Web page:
• A strong visual hierarchy is achieved when there is a clear viewing order to the visual elements on a screen.
  • Most people don’t notice visual hierarchy but it is one of the easiest ways to strengthen (or weaken) a design.


Smart organization reduces cognitive load

  • John Maeda says in his book Simplicity, smart organization of screen elements can make the many appear as the few.
  • Group together like elements, show natural relationships by placement and orientation.
  • Don’t force the user to figure things out…show them by designing those relationships into your screens.


Highlight, don’t determine, with color

  • Color should not determine much in an interface. It can help, be used for highlighting, be used to guide attention, but should not be the only differentiators of things.
  • It can help, be used for highlighting, be used to guide attention, but should not be the only differentiator of things.


Progressive disclosure

  • Show only what is necessary on each screen.
  • Avoid the tendency to over-explain or show everything all at once.
  • When possible, defer decisions to subsequent screens by progressively disclosing information as necessary.


Help people inline

  • In ideal interfaces, help is not necessary because the interface is learnable and usable.
  • The step below this, reality, is one in which help is inline and contextual, available only when and where it is needed, hidden from view at all other times.


A crucial moment: the zero state

  • The first time experience with an interface is crucial, yet often overlooked by designers.
  • …it should provide direction and guidance for getting up to speed.
  • Much of the friction of interaction is in that initial context…once people understand the rules they have a much higher likelihood of success.


Great design is invisible

  • A curious property of great design is that it usually goes unnoticed by the people who use it.
  • If the design is successful the user can focus on their own goals and not the interface…when they complete their goal they are satisfied and do not need to reflect on the situation.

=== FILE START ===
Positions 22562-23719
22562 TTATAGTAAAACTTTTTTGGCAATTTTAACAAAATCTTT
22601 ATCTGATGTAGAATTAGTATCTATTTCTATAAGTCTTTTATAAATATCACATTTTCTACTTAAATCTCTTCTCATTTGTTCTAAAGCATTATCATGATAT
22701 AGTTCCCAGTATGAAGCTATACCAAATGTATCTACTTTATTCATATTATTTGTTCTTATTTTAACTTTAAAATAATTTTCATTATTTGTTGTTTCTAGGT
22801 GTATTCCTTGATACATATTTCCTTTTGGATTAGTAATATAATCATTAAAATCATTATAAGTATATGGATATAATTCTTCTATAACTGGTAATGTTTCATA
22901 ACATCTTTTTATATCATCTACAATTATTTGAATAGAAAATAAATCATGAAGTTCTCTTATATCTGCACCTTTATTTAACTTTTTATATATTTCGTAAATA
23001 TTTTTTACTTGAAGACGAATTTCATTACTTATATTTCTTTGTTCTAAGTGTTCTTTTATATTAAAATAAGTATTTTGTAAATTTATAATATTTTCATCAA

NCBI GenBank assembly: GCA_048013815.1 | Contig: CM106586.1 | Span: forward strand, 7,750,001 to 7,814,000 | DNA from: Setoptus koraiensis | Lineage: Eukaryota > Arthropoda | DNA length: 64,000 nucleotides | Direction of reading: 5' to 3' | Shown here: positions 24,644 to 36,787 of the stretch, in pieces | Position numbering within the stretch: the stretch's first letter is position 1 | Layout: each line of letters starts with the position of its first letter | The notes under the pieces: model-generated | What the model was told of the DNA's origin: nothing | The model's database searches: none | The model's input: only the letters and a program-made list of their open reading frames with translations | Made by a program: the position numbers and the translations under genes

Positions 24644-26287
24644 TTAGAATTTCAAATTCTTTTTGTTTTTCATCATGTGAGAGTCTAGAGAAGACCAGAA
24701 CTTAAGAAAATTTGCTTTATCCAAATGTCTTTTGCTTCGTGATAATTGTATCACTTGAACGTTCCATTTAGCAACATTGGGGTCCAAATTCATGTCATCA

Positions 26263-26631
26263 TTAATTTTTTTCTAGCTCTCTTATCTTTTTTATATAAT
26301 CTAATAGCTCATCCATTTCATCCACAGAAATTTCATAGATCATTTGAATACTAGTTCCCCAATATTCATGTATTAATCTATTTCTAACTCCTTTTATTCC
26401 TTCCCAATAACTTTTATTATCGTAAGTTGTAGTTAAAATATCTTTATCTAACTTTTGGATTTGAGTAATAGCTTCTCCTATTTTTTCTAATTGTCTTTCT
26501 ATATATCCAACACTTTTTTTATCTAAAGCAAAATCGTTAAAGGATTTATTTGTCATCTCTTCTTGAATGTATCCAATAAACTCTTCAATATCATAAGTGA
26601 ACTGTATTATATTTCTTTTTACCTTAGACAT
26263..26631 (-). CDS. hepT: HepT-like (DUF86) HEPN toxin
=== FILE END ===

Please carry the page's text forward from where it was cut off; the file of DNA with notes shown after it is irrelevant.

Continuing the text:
• Great designers are content with a well-used design…and know that happy users are often silent.


Build on other design disciplines

  • Visual and graphic design, typography, copywriting, information architecture and visualization…all of these disciplines are part of interface design.
  • Do not get into turf wars or look down on other disciplines: grab from them the aspects that help you do your work and push on.


Interfaces exist to be used

  • As in most design disciplines, interface design is successful when people are using what you’ve designed.
  • Interface design can be as much about creating an environment for use as it is creating an artifact worth using.
  • It is not enough for an interface to satisfy the ego of its designer: it must be used!


I’ve grabbed these facts from this great article.

Principles of User Interface Design

UI/UX Related Pages

My Read


More Related Articles:


UX related web Sites:

Notes from: “How to become A Web Design Expert” article

Just read an article at smashingmagazine.com. The subject is:  ”How to become A Web Design Expert

What I’ve learned from this article is:

  • All the experts are not very well known
  • Being an expert is more then about getting people to listen
  • Being perceived as an expert can be helpful when working with clients, and it does create the potential to attract better-quality work.
  • To become an expert, you need time and experience
  • Proficient at overcoming problems
  • Without passion, you have no desire to learn new things or push boundaries.
  • I believe that an almost obsessive passion for Web design is required to be a true expert.
  • Experimenting and making mistakes are crucial if experts are to establish their credibility.
  • I have to make mistakes, not hundreds or thousands. Billions of them.
  • Success is going from failure to failure with no loss of enthusiasm. - Winston Churchill
  • The definition of an expert is someone who knows what not to do. - Charles Willson
  • We need to learn to face our failures
  • stop insisting that you are an expert
  • Not that context is everything. It’s also about what you say and how you say it.
  • Have your own books, presentations, blogs and podcast about your experties
  • If you want to be perceived as an expert, know yourself, be relaxed and present with confidence.
  • present evidence/reference to support your positions
  • Your expertise should always be about serving others
  • You become an expert so that you can do a better job for your clients, provide more value to your organization and help others establish best practice in your industry

Reading: May 2010